Home Editor's Picks Online marketplaces expected to grow by 15% annually and match direct eCommerce spend by 2025

Online marketplaces expected to grow by 15% annually and match direct eCommerce spend by 2025

by

The unstoppable rise of the online marketplace model – operated by the likes of Amazon, Expedia and eBay – is driving the largest fundamental shift in consumer spending since the emergence of eCommerce in the 1990s.

That is the findings in a new report from OC&C Strategy Consultants. which predicts that by 2025, spending through the leading online marketplaces will overtake the vast majority of eCommerce outlets in established retail and travel categories. When considering aggregate spend, marketplaces in those categories are set to catch up with direct eCommerce ahead of 2025. In 2020 alone, marketplaces accounted for over $1tn of total western consumer spend in these categories, and 40% of total consumer spend online.

Across all of these established categories, the report estimates that marketplace growth will continue at 15% per year in the West and become as large as direct eCommerce by 2025, when it will account for c.45-50% of online spend.

The move to the marketplace model is being driven by their increasingly sophisticated offerings. For consumers, they bring convenience, choice, and value. For suppliers, they provide access to a large customer pool and a slick user interface, plus value-added services like fulfilment and payments.

Marketplaces are now very much the norm when it comes to books, food delivery, or ticketing, where they represent at least 25% of consumer spend. They are also continually increasing their share against eCommerce players in the travel, clothing, and furniture sectors. In these established retail and travel categories, it is only grocery where marketplaces, and indeed eCommerce, have yet to make an impact, with offline and online direct spending accounting for at least 97% of overall spend.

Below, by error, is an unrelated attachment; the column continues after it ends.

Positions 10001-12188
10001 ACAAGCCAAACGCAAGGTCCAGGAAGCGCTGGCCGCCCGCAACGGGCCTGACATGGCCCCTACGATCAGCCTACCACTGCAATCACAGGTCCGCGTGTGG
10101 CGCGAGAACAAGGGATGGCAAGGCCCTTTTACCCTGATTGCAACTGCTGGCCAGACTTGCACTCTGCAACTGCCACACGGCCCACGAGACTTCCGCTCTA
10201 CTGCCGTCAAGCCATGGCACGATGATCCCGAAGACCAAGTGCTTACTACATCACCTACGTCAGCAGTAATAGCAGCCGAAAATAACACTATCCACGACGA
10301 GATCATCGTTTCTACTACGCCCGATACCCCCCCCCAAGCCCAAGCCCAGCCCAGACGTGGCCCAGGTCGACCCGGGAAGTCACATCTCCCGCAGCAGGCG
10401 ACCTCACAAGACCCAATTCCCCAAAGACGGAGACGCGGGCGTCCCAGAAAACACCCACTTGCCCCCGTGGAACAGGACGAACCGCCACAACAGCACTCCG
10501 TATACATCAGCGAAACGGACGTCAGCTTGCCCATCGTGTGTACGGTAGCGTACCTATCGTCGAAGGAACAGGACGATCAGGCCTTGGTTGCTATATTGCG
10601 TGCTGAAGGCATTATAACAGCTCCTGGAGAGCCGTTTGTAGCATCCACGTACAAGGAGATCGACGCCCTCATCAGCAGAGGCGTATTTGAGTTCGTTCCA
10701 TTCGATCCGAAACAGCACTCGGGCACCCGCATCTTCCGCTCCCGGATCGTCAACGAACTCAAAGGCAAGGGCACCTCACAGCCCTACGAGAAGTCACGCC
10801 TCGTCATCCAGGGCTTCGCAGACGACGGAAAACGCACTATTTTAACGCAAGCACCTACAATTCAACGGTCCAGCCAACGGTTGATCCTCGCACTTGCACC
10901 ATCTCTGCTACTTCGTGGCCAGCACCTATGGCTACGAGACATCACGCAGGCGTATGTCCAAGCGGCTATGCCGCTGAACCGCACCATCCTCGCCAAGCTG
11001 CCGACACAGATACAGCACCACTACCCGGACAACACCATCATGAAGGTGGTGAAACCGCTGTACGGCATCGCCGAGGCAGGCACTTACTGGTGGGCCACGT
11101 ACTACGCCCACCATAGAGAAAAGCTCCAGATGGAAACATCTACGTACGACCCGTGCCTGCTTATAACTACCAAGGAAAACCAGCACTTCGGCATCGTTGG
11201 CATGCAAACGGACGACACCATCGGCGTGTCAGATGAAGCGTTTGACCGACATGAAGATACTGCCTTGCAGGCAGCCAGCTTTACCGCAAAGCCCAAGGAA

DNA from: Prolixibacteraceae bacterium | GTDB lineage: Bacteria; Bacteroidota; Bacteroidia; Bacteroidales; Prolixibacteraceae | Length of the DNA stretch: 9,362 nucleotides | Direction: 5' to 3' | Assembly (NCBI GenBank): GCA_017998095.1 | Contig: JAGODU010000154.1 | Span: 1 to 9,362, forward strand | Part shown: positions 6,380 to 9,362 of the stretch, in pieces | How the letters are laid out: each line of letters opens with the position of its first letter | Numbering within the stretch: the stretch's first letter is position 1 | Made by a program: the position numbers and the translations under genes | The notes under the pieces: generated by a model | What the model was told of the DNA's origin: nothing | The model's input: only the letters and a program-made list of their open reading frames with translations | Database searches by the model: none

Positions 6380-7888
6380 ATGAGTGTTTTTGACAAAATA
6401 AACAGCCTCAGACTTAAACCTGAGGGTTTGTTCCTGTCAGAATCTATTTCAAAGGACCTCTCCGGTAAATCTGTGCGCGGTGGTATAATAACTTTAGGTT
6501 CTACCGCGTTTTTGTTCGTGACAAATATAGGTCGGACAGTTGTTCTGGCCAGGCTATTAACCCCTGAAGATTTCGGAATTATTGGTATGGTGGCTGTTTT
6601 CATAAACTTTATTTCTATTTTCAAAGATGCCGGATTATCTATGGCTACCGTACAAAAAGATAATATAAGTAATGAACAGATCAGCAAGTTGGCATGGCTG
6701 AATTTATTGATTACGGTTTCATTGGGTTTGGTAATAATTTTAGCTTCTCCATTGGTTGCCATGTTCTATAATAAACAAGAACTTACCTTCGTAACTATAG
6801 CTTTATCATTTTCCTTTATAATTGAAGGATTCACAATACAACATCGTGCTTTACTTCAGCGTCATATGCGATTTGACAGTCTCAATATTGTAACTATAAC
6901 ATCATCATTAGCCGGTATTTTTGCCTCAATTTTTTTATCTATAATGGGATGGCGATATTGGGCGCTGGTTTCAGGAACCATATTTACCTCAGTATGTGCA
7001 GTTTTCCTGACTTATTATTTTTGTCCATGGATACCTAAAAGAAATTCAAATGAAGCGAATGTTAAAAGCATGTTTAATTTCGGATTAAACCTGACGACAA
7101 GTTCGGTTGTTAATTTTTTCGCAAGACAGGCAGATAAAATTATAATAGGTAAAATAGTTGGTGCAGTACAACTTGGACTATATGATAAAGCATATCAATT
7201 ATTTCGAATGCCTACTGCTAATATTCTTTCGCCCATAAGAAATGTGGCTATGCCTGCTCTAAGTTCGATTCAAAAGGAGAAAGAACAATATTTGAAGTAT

These trends have been accelerated by Covid-19. The trading conditions created by the pandemic, where consumers were largely forced to transact online, drove a significant increase in penetration across digital channels, with only one established marketplace category – DIY, Gardening and Pets – seeing a reduction in third-party/online spend during the pandemic.

Mostyn Goodwin, Partner at OC&C Strategy Consultants, comments: “The report offers a striking illustration of the fundamental change in consumer spending habits. Online marketplaces are rapidly becoming the first port of call for both customers and suppliers, and the days of these platforms being a hub for jumbled second-hand stock are well behind us. While Covid-19 has undoubtedly accelerated the shift to online, the inexorable share gain by marketplaces shows no sign of slowing”

Related Posts